Over the weekend, I was taking a break from grading student essays by watching a little television. During the hour long program that I watched, the same commercial appeared a couple of times. While I usually don't give much thought to what I see on TV, this commercial did relate to our discussion of digital natives/immigrants.

In the commercial, a mom and dad are seated in a classroom for what seems to be a parent/ teacher conference. The teacher (looming over them because they are seated) states emphatically that she wants little Johnny (or maybe it was Henry) to play his video games more. Of course the games she is referring to are the V-Tech brand of educational games.

The thought that arose after this is that perhaps we are not yet teaching the digital natives. My students are college freshmen, and though they have lots of experience with technology, they don't really know how to work with it. They can program DVD players, cell phones, and watches without reading the instructions. They are comfortable pushing buttons (literally and figuratively). But for them, technology is still a toy, a place to meet friends and a way to communicate. They have not made the jump to seeing technology as a tool.

Perhaps when little Johnny and Henry grow up, they will really be digital natives, accustomed to both playing and learning with technology. In the meantime, are we expecting too much of the current crop of students?

I sometimes feel that the assignments that I design with these digital natives in mind, utilizing the technology they should enjoy, are beyond their comprehension. Perhaps we as teachers have moved beyond our students and need to slow down to allow them to catch up. It is natural for us to see the broader applications of technology. It is both a part of our teaching mentality and the work we do. But should we push them to utilize the potential we see or just wait for them to catch on to the possibilities?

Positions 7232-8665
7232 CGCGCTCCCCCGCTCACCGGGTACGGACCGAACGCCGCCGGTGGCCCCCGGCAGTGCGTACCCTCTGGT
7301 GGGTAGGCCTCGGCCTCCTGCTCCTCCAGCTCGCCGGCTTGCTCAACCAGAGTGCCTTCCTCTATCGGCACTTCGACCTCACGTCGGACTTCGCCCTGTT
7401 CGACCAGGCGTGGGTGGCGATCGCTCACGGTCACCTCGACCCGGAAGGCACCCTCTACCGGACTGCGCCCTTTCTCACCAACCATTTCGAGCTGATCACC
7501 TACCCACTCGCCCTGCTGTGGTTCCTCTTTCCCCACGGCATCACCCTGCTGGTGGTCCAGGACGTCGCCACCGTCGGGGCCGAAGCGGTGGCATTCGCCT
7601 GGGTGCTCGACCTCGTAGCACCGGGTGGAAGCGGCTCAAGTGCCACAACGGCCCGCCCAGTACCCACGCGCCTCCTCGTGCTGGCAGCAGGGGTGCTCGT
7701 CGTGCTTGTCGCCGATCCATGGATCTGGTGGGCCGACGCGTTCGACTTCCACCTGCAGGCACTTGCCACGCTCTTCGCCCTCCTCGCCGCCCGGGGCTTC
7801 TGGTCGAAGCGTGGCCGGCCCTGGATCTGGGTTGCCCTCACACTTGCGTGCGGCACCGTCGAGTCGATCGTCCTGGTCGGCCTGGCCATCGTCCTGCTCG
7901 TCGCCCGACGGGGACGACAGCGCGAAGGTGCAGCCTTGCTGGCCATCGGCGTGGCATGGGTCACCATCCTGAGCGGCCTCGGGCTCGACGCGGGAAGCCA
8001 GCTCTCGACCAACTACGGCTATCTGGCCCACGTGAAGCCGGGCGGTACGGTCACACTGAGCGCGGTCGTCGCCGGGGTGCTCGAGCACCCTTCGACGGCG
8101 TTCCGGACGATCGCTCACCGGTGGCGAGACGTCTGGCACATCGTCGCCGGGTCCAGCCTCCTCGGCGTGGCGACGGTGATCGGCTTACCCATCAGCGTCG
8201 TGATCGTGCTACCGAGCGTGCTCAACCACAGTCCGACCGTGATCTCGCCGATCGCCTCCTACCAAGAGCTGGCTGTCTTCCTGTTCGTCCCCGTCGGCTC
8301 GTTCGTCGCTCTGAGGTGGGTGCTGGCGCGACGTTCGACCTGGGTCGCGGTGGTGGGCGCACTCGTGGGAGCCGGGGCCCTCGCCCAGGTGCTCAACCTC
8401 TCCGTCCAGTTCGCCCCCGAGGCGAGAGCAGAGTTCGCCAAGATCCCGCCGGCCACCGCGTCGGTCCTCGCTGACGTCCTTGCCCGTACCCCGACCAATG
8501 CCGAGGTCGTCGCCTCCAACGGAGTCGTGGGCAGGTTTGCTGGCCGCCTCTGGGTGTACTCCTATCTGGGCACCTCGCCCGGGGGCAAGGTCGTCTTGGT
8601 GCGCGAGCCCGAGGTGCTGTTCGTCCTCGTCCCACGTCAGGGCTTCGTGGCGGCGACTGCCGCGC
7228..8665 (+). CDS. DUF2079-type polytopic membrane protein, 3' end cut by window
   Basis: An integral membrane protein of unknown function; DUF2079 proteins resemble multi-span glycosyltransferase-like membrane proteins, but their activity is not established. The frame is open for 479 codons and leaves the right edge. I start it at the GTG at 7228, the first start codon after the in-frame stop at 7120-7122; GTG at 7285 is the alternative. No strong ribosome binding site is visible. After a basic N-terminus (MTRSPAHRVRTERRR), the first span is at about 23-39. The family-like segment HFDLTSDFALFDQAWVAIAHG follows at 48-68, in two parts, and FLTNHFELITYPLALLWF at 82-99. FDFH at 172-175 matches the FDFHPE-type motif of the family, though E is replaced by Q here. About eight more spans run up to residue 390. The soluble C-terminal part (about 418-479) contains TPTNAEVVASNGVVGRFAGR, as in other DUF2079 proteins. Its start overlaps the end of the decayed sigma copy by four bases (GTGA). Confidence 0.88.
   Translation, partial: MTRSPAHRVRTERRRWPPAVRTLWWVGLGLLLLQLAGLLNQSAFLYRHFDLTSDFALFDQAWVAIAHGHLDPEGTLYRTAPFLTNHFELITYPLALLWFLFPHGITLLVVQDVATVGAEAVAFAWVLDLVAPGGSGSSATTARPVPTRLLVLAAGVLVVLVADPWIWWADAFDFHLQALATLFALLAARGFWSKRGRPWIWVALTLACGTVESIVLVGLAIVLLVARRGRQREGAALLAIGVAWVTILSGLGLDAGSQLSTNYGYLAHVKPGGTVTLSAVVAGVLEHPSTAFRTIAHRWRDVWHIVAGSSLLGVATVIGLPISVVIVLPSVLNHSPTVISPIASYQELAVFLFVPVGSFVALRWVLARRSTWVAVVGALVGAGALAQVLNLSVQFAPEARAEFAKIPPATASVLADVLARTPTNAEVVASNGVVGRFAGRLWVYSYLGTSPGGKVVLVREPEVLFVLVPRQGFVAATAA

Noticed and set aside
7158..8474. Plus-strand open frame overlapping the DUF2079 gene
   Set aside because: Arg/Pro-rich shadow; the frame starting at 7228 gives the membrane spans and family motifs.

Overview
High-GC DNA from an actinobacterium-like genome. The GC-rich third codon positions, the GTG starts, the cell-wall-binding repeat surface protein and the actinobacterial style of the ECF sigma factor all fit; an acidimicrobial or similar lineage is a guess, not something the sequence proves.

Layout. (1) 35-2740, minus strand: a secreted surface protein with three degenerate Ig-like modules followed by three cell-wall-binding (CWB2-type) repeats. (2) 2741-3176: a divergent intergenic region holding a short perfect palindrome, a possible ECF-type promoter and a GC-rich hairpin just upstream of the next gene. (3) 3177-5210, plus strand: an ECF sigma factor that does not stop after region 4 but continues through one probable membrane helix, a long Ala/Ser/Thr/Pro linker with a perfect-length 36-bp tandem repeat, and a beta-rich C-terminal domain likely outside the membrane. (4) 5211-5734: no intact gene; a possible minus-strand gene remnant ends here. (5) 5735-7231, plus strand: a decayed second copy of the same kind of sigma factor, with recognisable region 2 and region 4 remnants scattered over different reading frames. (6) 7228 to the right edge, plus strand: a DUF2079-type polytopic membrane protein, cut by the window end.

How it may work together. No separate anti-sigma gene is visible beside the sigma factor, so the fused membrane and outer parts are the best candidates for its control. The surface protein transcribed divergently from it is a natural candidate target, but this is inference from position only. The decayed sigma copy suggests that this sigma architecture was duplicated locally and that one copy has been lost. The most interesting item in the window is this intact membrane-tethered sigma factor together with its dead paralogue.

All that from a television commercial! Who would have thought it possible?
As a business education/technology teacher, I find that it's often left to teachers in my department to teach any technology tools. This is a VERY broad generalization and I'm speaking from very little experience as I'm a new teacher, but bear with me. It seems to me that many teachers want to use the tools with the students but lack the skills to actually TEACH the technology (again, broad generalization, obviously not members of this community!). Compare it to every teacher using reading in their classroom but every district having reading specialists because special skills/resources are needed to best teach the material. Anyway, unless the supposedly digital natives come across one of us (2.0 enthusiasts), who would have taught them the skills? Parents certainly aren't doing it, especially in the increasingly scary world of online predators, etc - I think parents seem to be letting kids use computers LESS than they did before, especially the internet. Another issue would be the access to computers/internet at home. Many of the students in my classes don't have computers at home, and if they do, they're not allowed to spend much time on them. Their only other option is to go to the public library, but that depends on parent transportation. I'm working on creating student blogs with my 6th graders, but since I have them for only 10 days at a time, I expect that they'll be working on them at home. Not so! Some of the kids are able to, and do, but many of the other kids are never given the opportunity elsewhere in school or at home to work on the project.
Again, I'm weighing in from a new-teacher-in-a-rural-area's perspective!
Wow, I forgot about this conversation until two added comments came to my mail this evening.

I have moved to the idea of 'Digital Exposure' rather than Native/Immigrant.

I'm impressed with this conversation, it has sparked the same kind of thoughtful reflection that we would like to see in our students!